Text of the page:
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Borate Rods For protection against insect damage and decay fungi, borate rods can be inserted into holes drilled into the wood where moisture penetration is likely. Borates are low-level toxicity preservatives that are used to improve the durability of both new and in-service wood products. Borates effectively control termites, carpenter ants, a variety of beetles, and other wood boring insects. Topical borate treatments (liquids) applied to the surface offer no protection to the more vulnerable interior of wooden artifacts and are not recommended. Although not ideal in all situations because installation requires limited invasive drilling to insert the rod, borate-rod installation is not complicated and can be completed by anyone with basic carpentry skills and appropriate tools. To install borate rods, holes are drilled on the bottom or below-grade lateral face of markers or enclosure posts, the rods are inserted, and the holes are filled with either a pressure-treated wood plug or a plastic threaded plug (to aid in inserting additional rods during future inspection cycles). These rods are typically effective for three to ten years, depending on environmental conditions, but they should be regularly inspected and used as part of a long-term maintenance program. Repairs Wooden artifacts in cemeteries, regardless of their condition, are valuable cultural and historic artifacts and that every effort should be made to preserve such artifacts without altering the original materials. However, when repairs need to be made in order to protect the artifact—such as when a wooden grave marker can no longer stand upright due to complete failure of the in-ground portion or in the case of a grave enclosure where the structure has collapsed due to failure of one or more of the corner posts—repairs to the original artifact are necessary to protect it from further deterioration. A professional carpenter or conservator should be used to make any repairs to the wood. Prior to any repair work, however, the conditions that led to the artifact’s failure should be mitigated to prevent repeat failure or further damage. When repairing a deteriorated marker, fence, enclosure, or other artifact, efforts should be made to retain as much original material as possible. Despite a variety of possible repairs for wooden markers and other wooden artifacts, typically, the wood that is below ground will degrade long before the rest of the element. In some cases, it may be desirable to repair the marker or post by removing the damaged portion and attaching a new below-ground piece. The repair should not impair the aesthetic effect of the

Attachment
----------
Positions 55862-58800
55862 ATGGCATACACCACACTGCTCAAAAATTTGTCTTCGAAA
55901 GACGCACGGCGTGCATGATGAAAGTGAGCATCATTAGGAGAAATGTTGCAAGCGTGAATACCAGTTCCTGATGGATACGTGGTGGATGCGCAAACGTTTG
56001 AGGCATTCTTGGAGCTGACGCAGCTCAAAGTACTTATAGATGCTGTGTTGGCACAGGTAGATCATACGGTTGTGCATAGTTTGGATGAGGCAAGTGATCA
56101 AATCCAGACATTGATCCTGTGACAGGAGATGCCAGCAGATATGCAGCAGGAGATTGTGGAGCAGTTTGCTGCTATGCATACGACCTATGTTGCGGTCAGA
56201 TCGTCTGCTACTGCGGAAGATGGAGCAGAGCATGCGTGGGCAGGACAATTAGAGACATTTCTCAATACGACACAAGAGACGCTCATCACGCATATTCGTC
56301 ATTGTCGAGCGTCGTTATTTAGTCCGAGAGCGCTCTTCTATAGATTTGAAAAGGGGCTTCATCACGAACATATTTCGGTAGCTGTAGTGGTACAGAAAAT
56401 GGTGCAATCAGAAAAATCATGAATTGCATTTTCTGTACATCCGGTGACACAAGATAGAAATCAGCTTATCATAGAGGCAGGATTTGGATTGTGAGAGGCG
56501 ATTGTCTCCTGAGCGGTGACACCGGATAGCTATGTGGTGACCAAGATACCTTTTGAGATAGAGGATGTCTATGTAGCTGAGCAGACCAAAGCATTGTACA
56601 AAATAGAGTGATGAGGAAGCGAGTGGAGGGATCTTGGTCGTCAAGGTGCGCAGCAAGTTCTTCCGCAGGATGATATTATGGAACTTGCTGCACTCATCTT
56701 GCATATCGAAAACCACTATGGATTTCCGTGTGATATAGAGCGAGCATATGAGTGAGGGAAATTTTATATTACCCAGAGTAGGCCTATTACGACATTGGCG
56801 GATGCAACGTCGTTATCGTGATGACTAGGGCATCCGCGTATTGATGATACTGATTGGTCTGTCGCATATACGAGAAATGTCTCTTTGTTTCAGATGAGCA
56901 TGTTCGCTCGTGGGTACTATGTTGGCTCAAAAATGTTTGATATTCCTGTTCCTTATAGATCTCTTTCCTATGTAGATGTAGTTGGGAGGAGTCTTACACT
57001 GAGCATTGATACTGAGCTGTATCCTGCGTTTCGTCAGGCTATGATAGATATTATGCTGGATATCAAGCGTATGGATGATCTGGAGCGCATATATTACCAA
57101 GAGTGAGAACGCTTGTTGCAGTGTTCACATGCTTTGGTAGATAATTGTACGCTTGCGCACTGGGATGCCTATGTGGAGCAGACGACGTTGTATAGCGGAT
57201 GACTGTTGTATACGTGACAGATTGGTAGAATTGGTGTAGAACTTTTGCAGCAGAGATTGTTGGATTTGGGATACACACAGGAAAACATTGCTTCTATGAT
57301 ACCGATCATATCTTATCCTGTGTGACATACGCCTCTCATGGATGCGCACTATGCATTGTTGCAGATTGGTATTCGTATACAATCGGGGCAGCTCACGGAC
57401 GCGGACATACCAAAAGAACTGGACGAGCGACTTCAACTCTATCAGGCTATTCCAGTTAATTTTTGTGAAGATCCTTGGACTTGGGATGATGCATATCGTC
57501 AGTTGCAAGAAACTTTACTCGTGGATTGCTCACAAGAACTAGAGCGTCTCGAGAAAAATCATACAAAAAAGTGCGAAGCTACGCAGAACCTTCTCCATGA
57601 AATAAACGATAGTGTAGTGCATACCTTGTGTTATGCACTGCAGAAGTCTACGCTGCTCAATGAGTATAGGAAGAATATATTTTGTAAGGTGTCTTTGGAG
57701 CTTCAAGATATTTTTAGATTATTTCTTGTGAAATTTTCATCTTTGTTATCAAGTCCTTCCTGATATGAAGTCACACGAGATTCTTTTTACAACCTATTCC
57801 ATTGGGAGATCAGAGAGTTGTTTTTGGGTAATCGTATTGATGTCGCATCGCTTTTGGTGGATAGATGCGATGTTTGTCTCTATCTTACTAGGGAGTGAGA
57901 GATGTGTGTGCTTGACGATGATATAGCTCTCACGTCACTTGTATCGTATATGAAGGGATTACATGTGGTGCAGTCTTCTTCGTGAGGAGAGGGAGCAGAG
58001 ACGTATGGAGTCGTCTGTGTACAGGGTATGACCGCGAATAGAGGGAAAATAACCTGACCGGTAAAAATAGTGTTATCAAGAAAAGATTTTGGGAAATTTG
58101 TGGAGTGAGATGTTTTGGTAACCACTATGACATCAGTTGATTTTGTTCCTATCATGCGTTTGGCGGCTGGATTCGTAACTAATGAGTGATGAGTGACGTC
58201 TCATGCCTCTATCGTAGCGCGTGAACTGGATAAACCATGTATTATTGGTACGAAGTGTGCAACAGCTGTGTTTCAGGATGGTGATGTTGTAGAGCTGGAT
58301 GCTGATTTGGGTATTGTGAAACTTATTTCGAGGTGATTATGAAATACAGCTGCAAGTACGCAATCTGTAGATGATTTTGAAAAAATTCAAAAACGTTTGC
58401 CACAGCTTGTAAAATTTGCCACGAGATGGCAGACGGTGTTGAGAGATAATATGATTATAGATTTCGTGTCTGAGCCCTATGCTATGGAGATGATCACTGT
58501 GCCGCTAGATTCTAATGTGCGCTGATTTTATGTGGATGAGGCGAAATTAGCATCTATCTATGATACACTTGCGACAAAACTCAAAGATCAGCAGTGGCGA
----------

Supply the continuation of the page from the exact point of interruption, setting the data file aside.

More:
Profile for Chris Davis

Markers XXVII  

Annual Journal of the Association for Gravestone Studies

Markers XXVII  

Annual Journal of the Association for Gravestone Studies

Profile for cvdavis
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